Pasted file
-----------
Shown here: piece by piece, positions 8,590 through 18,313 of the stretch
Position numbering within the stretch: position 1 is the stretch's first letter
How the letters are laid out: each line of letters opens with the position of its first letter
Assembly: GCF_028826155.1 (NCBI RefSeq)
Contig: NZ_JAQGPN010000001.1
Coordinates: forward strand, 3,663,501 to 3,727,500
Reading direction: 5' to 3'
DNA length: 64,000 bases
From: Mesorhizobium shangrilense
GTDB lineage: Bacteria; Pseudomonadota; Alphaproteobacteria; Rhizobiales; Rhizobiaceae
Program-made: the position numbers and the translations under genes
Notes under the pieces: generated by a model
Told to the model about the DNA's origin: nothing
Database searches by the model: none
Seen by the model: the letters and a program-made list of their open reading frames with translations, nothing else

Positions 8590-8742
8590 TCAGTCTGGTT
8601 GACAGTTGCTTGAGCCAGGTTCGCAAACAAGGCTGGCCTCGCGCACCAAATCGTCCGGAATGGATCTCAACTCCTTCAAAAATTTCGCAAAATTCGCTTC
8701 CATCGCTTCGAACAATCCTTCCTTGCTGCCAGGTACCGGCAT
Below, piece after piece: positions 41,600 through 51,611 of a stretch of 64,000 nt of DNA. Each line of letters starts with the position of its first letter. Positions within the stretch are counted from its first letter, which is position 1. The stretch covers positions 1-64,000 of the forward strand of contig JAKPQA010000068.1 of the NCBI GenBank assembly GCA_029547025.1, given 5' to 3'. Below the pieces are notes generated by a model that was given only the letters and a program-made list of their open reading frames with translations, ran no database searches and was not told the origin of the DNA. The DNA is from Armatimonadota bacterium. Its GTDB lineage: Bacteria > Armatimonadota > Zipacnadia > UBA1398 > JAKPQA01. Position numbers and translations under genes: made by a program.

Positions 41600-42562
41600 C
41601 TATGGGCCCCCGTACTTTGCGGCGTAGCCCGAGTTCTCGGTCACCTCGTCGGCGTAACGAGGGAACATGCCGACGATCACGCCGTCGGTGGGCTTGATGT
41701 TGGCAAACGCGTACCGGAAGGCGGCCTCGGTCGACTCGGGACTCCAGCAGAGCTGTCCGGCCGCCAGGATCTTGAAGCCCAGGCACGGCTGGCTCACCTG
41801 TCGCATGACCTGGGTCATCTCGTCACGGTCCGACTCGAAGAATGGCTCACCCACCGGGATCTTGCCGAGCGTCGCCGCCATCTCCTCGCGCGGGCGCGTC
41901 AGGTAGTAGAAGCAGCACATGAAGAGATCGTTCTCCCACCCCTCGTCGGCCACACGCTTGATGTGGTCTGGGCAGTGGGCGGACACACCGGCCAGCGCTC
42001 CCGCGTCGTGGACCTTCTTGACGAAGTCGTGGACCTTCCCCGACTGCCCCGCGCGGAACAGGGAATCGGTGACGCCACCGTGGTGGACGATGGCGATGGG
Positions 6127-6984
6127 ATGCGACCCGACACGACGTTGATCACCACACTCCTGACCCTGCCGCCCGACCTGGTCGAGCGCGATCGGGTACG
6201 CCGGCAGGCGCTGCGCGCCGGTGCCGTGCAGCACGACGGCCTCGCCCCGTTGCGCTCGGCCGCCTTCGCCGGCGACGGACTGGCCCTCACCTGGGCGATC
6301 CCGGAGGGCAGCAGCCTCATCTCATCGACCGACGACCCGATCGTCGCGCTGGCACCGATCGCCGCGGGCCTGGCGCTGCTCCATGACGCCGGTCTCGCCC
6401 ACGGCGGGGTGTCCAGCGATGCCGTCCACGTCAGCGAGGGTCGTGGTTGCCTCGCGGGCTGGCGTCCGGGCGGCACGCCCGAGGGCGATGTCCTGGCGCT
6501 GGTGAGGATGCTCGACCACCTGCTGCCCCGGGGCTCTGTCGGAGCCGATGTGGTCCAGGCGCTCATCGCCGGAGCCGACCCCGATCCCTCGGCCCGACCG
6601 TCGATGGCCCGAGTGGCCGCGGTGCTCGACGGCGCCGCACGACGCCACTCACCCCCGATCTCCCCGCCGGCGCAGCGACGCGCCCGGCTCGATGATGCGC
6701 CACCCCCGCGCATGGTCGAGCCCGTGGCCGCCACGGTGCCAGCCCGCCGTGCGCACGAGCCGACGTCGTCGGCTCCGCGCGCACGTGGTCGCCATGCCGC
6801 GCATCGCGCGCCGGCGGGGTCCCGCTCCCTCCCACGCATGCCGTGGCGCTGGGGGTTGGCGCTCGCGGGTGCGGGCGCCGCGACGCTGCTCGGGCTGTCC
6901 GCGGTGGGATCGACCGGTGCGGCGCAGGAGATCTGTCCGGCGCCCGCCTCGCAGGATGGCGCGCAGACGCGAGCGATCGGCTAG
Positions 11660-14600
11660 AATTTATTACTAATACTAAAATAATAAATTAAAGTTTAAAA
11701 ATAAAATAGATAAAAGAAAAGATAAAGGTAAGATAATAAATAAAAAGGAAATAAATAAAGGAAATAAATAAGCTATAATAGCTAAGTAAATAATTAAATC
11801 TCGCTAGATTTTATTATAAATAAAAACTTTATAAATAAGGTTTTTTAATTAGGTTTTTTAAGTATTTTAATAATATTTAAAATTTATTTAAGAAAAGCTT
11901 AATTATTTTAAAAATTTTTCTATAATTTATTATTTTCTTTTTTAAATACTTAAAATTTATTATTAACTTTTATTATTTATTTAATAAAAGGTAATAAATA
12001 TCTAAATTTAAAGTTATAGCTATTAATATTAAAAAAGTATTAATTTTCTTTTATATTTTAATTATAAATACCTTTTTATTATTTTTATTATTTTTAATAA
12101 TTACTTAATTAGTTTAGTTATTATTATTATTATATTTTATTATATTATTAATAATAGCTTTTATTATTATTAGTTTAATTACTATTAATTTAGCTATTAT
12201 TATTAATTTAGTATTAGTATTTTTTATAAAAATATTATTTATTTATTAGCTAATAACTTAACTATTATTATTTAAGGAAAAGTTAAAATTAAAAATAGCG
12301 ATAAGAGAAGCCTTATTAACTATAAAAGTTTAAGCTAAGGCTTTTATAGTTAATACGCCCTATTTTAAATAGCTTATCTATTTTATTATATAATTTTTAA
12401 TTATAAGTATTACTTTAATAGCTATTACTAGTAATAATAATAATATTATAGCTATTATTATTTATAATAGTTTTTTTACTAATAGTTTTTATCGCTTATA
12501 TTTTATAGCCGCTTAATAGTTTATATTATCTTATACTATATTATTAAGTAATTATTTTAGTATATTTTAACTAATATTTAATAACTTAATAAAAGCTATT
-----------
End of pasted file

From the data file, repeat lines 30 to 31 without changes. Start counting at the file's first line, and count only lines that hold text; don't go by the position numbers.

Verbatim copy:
6201 CCGGCAGGCGCTGCGCGCCGGTGCCGTGCAGCACGACGGCCTCGCCCCGTTGCGCTCGGCCGCCTTCGCCGGCGACGGACTGGCCCTCACCTGGGCGATC
6301 CCGGAGGGCAGCAGCCTCATCTCATCGACCGACGACCCGATCGTCGCGCTGGCACCGATCGCCGCGGGCCTGGCGCTGCTCCATGACGCCGGTCTCGCCC